Mars has only a thin atmosphere of mostly carbon dioxide, providing insufficient protection from cosmic radiation and solar flares. As on the Moon, the first long-term settlers will therefore have to live in strong-shelled bio-regenerative habitats below five meters of soil and with light reflected down from the surface and complemented artificially. Technology for such encapsulated living developed for Moon settlement will therefore be helpful on Mars and in rotating space habitats.

The settlement of our solar system will likely be facilitated by private sector space entrepreneurs involved in the endeavor, ideally in partnership with government.

We in the space community should give the exploration and study of Phobos and Deimos the highest priority. Phobos and Deimos may be carbonaceous. If this is the case, they will likely contain subsurface water as well as a myriad of other resources commonly found in carbonaceous asteroids. Both moons could be used as platforms to study Mars telerobotically in near real time. Exploring and studying Phobos and Deimos, both robotically and with humans, will help generate methodologies and technologies for dealing with both Mars and the asteroids. Phobos and Deimos could also eventually be used as fueling waystations to-and-from orbiting asteroids and other solar system sites. Mars PhD, along with carbonaceous asteroids, could also conceivably supply water for propellant and life support to water-poor solar system sites. Mars PhD has sufficient natural resources at hand to someday survive cutoff of support from Earth and therefore fulfill a “lifeboat” function.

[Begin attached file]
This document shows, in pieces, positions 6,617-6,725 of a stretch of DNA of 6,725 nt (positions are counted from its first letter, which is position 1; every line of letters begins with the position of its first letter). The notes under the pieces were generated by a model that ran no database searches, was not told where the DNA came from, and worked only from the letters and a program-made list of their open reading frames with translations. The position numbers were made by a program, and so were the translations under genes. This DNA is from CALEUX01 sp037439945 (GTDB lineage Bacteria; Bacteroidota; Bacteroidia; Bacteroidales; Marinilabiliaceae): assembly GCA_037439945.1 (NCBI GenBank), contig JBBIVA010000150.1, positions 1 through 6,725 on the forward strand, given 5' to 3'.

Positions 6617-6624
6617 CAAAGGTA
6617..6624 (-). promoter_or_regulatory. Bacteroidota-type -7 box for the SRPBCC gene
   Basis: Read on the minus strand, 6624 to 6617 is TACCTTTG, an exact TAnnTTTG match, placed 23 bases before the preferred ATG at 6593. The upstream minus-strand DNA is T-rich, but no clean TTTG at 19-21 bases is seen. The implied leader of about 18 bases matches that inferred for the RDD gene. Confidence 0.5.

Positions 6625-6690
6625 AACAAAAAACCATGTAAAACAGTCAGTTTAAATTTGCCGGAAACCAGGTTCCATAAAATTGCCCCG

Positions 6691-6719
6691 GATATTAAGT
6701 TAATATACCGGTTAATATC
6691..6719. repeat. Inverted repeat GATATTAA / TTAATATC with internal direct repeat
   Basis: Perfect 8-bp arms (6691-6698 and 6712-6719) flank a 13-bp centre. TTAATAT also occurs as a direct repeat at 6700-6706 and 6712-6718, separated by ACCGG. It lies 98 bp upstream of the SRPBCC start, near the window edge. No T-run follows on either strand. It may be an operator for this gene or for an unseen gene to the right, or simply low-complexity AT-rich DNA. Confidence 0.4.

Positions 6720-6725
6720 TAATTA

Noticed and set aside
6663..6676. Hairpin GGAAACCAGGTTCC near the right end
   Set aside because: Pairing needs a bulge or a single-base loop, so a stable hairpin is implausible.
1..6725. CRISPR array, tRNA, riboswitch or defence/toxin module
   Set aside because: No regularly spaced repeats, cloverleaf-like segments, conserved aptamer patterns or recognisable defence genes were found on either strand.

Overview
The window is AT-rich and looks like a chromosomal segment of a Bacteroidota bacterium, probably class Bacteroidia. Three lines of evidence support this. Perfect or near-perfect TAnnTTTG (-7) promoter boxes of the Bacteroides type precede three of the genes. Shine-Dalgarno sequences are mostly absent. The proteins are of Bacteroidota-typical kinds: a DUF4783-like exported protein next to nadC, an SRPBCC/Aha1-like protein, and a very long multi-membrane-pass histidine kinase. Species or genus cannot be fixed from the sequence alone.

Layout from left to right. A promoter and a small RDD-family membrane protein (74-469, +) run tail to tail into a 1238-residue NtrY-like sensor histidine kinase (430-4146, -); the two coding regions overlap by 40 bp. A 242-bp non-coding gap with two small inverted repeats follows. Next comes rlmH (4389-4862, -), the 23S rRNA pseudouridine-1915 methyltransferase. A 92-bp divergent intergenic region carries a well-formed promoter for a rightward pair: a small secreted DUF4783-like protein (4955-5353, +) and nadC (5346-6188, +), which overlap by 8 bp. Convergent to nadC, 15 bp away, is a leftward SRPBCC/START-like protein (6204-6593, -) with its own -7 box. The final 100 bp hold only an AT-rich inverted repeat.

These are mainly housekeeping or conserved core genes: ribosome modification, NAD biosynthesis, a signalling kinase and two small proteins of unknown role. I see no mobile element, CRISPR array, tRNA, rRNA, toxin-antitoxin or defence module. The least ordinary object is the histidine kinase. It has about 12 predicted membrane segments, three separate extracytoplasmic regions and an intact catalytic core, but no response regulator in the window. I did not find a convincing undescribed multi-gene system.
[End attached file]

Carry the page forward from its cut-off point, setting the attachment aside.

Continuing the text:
Deflection and mining of asteroids for safety and profit

Asteroid activists are quick to point out that near Earth asteroids (NEAs) and comets are not only possible threats, they are also reserves of raw materials essential to our growing material needs. Among the resources asteroids can provide, depending on their type, are elemental carbon; mineral-bound water; iron, nickel, and other construction metals; precious metals, such as gold, silver, platinum group metals; and, internally, volatiles like hydrocarbons and ices of water, ammonia, and nitrogen. All these may be vital imports for a solar system economy, including Earth’s, as Earth’s finite resources become more costly to extract and if aerocapture techniques become widely utilized.